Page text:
So Trump lashes back and says, "I say that you're a terrible reporter, that's what I say...That's a very nasty question!"

He does not have the ability to mimic human behavior for any real length of time because he is a sociopath. A monster. He will kill us all.

March 13, 2020

There May Be Trouble Ahead



There may be trouble ahead.
But while there's music and moonlight
And love and romance,
Let's face the music and dance.

Before the fiddlers have fled,
Before they ask us to pay the bill,
And while we still have the chance,
Let's face the music and dance.

Soon, we'll be without the moon.
Humming a different tune, and then
There may be teardrops to shed
So while there's moonlight and music
And love and romance.

Let's face the music and dance.

March 12, 2020

Trump's Coronavirus Speech And What He Got Wrong (UPDATE)

First the speech:


And now a survey on what he got wrong.

NYTimes:
There were also surprising — and significant — inaccuracies in the speech, which administration officials and the president had to clarify almost immediately afterward. Mr. Trump said in his address he would suspend “all travel from Europe to the United States,” but the ban in fact applies to foreign citizens. And while he said the measure would “apply to the tremendous amount of trade and cargo” across the ocean, the order in fact affects only people.
From the speech:
At the very start of the outbreak, we instituted sweeping travel restrictions on China and put in place the first federally mandated quarantine in over 50 years.
And from the Times:
But officials have since conceded that those efforts at containment have not prevented the virus from spreading within communities around the United States.
From ABCNews (about that travel ban):
First, the restriction does not apply to legal permanent residents of the U.S. or their families when they are returning from Europe. It also does not apply to U.S. citizens coming back from Europe, as Trump acknowledged.

As well, it apparently does not apply to Ireland, Romania, Croatia, Ukraine and several other European states. The proclamation released by the White House says the travel ban will affect the 26 European states in what's known as the Schengen Area. That's most of Europe, but not “all.”
Here's the proclamation mentioned above. It defines the Schengen Area as:
For purposes of this proclamation, the Schengen Area comprises 26 European states: Austria, Belgium, Czech Republic, Denmark, Estonia, Finland, France, Germany, Greece, Hungary, Iceland, Italy, Latvia, Liechtenstein, Lithuania, Luxembourg, Malta, Netherlands, Norway, Poland, Portugal, Slovakia, Slovenia, Spain, Sweden, and Switzerland.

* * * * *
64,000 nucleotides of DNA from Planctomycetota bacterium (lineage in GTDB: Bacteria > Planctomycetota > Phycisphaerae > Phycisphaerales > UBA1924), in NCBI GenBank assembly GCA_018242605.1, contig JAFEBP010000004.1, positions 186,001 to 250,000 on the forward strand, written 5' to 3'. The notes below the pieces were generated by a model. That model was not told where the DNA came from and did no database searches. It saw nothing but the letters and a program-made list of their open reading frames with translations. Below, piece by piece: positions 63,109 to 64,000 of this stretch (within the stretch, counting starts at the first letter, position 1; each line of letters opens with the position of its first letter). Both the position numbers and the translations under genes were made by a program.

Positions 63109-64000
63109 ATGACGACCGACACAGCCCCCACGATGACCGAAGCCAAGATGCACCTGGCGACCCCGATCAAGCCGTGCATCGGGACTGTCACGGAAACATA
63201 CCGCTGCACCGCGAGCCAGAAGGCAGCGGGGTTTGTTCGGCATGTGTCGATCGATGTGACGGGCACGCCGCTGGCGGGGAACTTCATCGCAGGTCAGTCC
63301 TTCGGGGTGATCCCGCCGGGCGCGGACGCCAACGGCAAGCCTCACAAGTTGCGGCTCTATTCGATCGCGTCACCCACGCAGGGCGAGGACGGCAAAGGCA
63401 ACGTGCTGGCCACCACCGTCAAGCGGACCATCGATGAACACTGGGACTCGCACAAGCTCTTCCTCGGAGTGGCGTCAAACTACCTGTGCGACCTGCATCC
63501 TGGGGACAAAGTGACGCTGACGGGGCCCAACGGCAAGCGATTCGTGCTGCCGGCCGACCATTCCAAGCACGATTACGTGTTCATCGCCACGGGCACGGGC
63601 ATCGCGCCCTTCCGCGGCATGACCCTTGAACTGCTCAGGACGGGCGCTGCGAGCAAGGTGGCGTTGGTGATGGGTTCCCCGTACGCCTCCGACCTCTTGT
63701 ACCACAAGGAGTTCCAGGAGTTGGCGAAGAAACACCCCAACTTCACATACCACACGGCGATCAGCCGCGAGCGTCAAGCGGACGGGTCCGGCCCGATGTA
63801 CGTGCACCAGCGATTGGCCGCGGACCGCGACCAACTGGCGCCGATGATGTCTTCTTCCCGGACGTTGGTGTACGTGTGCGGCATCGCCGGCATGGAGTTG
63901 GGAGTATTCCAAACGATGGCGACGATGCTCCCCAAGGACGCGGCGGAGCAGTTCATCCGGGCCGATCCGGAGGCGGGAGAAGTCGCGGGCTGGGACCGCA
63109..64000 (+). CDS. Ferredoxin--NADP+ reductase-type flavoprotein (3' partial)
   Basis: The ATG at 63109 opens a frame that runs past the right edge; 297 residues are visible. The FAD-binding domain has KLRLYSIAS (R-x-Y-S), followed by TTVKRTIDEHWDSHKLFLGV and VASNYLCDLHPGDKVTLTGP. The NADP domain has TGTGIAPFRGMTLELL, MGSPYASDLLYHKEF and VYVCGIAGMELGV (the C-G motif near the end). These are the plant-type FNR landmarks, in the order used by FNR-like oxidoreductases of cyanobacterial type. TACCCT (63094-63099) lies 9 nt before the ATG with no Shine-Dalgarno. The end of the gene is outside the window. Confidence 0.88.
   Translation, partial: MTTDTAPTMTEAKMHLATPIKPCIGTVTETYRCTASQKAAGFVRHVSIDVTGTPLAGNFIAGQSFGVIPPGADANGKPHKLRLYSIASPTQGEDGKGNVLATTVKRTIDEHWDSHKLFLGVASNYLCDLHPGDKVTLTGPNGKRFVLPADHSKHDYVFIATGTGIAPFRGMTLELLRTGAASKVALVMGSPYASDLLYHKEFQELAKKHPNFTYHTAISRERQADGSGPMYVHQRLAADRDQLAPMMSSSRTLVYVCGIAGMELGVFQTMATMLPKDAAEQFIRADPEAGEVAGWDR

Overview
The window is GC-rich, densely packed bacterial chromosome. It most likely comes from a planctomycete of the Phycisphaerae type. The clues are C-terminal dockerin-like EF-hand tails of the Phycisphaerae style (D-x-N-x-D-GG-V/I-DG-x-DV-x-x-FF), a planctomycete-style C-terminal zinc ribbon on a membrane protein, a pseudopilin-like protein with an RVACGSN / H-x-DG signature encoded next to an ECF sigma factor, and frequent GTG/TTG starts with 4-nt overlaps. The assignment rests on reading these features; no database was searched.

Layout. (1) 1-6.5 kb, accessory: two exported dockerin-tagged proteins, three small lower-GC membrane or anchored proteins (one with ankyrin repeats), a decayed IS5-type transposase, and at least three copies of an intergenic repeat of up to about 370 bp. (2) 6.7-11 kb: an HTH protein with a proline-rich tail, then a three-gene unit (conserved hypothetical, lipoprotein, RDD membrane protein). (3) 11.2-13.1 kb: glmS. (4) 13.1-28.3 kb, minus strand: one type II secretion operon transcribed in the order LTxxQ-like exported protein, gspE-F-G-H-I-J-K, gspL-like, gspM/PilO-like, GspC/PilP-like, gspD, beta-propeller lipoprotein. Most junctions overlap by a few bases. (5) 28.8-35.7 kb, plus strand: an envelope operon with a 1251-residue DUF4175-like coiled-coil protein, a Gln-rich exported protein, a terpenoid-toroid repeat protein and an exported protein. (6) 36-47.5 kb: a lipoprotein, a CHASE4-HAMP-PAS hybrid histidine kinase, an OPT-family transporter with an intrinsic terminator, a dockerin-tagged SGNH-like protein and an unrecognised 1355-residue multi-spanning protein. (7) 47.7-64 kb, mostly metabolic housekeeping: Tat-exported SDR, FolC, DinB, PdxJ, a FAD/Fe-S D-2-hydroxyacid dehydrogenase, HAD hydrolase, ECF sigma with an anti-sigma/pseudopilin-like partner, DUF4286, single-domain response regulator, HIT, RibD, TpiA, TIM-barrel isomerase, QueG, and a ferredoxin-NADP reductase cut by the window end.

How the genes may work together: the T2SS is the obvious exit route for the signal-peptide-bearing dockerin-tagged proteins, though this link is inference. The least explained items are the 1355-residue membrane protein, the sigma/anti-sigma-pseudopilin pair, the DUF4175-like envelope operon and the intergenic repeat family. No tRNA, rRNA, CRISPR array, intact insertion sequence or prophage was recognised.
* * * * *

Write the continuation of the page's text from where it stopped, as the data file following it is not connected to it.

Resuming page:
And here's what the proclamation has to say about the travel ban:
Given the importance of protecting persons within the United States from the threat of this harmful communicable disease, I have determined that it is in the interests of the United States to take action to restrict and suspend the entry into the United States, as immigrants or nonimmigrants, of all aliens who were physically present within the Schengen Area during the 14-day period preceding their entry or attempted entry into the United States. The free flow of commerce between the United States and the Schengen Area countries remains an economic priority for the United States, and I remain committed to facilitating trade between our nations.
Remember, Trump said:
To keep new cases from entering our shores, we will be suspending all travel from Europe to the United States for the next 30 days.
And:
There will be exemptions for Americans who have undergone appropriate screenings, and these prohibitions will not only apply to the tremendous amount of trade and cargo, but various other things as we get approval.
Wrong. The restriction on people only applies to "all aliens...physically present within the Schengen Area during the 14-day period" (and so there's no need to exempt Americans) and it apparently does NOT apply to cargo.

In fact, ABC reported:
The White House quickly clarified that the restriction on movement from Europe "only applies to human beings, not goods and cargo.”
So how bad was this speech?

Rod Deher of The American Conservative:
I don’t suppose I’m opposed to the European travel restrictions, but it’s much too late for that to do measurable good. They would have made a lot more sense two weeks ago. And exempting Britain from this ban is senseless. It sounded like he’s trying to frame the virus as an external threat. But it’s already here, and it’s rapidly spreading. This seemed more rhetorical than anything else — Trump trying to reinforce his image as a nationalist looking out for American interests
And:
He said nothing about the critical-care crisis facing hospitals. I have found that this is a point that is not widely understood by the general public: that even if only a relatively small number of people are ultimately going to die from this virus, it stands to overwhelm our hospitals. This is why it is so very important for everybody to practice social distancing and the rest: to slow the rate of infection, and give our health care system the chance to cope. It is beyond comprehension why he didn’t make this clear to listeners tonight. I’ve had a number of conversations these past few days with people who aren’t following the story closely, and they are entirely unaware of this fact. The president blew an opportunity to explain that to the nation
Rick Wilson:
Erick Erickson:
Yea, that bad.

UPDATE:
It's been pointed out that the speech was something UNDER 10 minutes long.